- Share best practices
Bottom line, advocates provide extra arms and legs you need to get community work done.
At CSC, we called our advocate group our “C3 Lifeguards”. They became our “strategic planning partners” in our social business journey. Our early team of 100 advocates helped us plan, seed and lead 200 use cases (or groups in C3) prior to our pilot launch. We asked these advocates to be local storytellers and deliver training sessions to their local teams, executives and business units. We attributed the early success of our pilot directly to the effectiveness of this advocate program.
Second, advocates can increase your community reach and word of mouth promotion.
Often, these advocates will not only promote, or spread word of mouth about the community, but highly engaged advocates will also vocally defend the community to naysayers and critics in areas where community managers alone cannot reach.
I just recently witnessed a powerful example where community advocates came to the defense of a brand in the marketplace. An industry blogger released a post that contained brand information many brand advocates perceived as inaccurate. The advocate group was so fully knowledgeable and engaged with that brand that the advocates responded in significant numbers to that industry blog post with what the advocates perceived as more correct facts.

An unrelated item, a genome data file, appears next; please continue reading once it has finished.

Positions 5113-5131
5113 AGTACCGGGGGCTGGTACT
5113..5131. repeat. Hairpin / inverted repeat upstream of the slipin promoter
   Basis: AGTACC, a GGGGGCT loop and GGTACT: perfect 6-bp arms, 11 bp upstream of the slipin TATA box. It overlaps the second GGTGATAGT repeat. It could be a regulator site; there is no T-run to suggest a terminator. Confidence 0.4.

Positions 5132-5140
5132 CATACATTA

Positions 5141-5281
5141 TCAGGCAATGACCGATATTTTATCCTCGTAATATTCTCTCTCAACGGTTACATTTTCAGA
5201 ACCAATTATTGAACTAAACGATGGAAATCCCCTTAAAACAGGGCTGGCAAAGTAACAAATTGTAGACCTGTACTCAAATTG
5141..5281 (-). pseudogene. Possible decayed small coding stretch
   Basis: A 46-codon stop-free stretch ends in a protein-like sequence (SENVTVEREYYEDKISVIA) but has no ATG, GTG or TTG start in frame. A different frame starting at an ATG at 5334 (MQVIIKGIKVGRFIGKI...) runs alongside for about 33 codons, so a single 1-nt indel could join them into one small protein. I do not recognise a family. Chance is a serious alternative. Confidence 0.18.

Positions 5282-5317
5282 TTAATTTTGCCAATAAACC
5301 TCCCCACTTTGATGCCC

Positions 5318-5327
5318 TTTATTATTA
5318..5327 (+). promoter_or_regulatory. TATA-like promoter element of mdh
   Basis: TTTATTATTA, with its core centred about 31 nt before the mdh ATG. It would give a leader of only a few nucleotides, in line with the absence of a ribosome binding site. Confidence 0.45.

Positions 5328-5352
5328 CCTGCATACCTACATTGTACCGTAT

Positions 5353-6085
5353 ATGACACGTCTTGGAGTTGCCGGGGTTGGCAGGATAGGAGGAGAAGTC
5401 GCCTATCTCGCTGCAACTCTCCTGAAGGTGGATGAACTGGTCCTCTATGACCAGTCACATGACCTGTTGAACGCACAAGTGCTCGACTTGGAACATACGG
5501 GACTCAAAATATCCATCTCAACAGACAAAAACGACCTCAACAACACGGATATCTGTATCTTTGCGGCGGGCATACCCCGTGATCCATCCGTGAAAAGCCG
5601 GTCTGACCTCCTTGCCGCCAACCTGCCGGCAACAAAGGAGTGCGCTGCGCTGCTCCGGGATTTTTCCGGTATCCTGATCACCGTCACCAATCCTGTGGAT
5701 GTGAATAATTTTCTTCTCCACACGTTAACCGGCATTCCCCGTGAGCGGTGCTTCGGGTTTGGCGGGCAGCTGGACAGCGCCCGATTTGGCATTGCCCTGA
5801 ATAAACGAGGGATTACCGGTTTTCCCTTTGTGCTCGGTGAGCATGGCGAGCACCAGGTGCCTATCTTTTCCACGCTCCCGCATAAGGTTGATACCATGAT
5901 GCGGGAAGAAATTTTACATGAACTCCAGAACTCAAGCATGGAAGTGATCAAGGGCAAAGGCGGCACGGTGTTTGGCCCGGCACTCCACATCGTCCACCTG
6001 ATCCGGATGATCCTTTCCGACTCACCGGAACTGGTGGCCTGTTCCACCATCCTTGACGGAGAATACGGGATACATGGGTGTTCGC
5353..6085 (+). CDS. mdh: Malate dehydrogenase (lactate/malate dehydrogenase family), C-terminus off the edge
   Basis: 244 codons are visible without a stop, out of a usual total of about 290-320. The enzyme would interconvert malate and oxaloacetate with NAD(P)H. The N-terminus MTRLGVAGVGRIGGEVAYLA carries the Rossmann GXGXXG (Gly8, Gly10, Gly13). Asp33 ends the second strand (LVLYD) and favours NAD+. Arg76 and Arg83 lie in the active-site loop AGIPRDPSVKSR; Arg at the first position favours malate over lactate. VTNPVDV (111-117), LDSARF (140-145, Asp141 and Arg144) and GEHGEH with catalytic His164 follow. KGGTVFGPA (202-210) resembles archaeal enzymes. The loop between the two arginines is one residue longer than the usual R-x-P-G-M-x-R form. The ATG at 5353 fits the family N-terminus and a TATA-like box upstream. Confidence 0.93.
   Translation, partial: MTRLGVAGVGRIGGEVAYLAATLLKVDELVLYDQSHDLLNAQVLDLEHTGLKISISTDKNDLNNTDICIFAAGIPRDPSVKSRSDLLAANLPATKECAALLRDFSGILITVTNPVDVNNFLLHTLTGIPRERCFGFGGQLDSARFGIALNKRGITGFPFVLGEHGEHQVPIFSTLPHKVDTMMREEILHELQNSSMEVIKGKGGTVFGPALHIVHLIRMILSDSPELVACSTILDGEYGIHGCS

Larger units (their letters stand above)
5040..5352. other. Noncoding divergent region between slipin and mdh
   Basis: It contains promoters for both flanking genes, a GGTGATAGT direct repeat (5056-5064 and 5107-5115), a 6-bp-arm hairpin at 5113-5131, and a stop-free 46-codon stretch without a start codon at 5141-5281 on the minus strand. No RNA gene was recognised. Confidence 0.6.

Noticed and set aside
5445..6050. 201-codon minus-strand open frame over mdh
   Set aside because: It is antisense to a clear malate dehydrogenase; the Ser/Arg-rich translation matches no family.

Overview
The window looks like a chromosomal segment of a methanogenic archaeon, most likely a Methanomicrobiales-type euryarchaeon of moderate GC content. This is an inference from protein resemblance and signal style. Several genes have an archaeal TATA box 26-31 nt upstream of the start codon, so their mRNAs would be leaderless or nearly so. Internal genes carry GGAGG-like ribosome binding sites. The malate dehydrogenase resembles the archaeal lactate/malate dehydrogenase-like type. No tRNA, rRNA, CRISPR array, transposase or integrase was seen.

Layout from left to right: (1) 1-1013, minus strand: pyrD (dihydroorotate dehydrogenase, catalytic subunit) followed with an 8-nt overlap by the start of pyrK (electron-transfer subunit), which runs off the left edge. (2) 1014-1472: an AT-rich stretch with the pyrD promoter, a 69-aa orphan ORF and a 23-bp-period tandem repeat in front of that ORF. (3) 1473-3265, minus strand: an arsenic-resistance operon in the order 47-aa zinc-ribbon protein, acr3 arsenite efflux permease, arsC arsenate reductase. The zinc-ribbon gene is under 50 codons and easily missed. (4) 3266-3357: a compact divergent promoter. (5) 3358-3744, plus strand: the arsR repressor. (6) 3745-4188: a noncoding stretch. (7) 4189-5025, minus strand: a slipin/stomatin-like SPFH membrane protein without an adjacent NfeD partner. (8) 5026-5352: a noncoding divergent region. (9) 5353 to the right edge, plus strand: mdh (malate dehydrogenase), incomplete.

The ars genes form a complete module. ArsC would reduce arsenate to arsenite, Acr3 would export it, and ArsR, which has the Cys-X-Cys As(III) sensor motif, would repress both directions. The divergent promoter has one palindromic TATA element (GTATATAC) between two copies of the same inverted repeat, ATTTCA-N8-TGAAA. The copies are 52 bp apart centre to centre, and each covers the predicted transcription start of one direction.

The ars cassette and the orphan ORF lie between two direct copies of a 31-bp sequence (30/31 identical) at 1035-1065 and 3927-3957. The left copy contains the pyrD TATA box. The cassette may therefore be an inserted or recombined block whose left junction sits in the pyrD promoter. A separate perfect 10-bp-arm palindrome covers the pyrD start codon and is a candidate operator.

Why was that so important?
- Well, first the brand in question did not ask the advocates to reply.
- Second, the collective voice of the advocates was more powerful, and truly more influential, than that of a brand’s marketing or PR team.
- And finally, the advocates proved to be more credible, because they provided real examples from their specific experience supporting their contrary positions.